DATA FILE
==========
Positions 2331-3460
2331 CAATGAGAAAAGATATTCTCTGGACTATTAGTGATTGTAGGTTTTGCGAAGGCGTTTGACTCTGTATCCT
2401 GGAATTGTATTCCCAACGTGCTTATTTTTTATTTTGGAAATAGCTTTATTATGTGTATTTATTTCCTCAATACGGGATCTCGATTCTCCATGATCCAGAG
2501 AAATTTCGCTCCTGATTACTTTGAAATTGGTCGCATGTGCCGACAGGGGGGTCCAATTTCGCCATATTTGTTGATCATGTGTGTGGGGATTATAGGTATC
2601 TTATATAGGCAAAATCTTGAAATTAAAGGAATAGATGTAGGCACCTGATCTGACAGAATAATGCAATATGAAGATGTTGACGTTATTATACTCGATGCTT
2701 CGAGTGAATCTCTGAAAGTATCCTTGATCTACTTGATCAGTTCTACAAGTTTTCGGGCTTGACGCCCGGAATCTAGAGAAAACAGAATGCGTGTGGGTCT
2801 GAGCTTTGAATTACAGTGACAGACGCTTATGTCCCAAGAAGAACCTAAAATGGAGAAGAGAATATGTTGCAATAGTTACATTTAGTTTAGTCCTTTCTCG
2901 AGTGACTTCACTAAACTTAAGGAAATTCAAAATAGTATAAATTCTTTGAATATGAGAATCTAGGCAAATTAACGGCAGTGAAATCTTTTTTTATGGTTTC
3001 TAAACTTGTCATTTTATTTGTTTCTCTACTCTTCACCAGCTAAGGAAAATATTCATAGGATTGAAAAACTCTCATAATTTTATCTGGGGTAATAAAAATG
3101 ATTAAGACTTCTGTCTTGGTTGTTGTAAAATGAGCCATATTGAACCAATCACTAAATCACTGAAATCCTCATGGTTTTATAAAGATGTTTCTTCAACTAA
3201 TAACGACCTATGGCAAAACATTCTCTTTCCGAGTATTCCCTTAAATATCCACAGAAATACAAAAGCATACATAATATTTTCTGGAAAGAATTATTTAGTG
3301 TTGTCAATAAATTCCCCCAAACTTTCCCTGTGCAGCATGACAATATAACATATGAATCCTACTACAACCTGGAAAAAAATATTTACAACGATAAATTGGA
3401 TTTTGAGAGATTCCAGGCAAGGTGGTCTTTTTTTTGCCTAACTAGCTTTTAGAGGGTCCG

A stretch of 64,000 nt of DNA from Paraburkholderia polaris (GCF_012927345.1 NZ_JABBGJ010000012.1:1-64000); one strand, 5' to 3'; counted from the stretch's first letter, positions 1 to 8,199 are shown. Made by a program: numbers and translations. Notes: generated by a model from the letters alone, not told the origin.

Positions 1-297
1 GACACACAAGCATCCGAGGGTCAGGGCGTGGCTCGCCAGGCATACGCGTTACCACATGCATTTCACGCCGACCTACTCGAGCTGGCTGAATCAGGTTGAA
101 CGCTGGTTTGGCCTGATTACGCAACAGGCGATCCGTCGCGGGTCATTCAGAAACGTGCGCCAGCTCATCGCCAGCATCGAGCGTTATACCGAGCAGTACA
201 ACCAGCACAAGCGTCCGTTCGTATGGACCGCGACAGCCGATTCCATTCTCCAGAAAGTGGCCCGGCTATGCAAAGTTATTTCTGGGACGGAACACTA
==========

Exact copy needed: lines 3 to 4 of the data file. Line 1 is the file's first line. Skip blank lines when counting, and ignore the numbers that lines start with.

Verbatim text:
2401 GGAATTGTATTCCCAACGTGCTTATTTTTTATTTTGGAAATAGCTTTATTATGTGTATTTATTTCCTCAATACGGGATCTCGATTCTCCATGATCCAGAG
2501 AAATTTCGCTCCTGATTACTTTGAAATTGGTCGCATGTGCCGACAGGGGGGTCCAATTTCGCCATATTTGTTGATCATGTGTGTGGGGATTATAGGTATC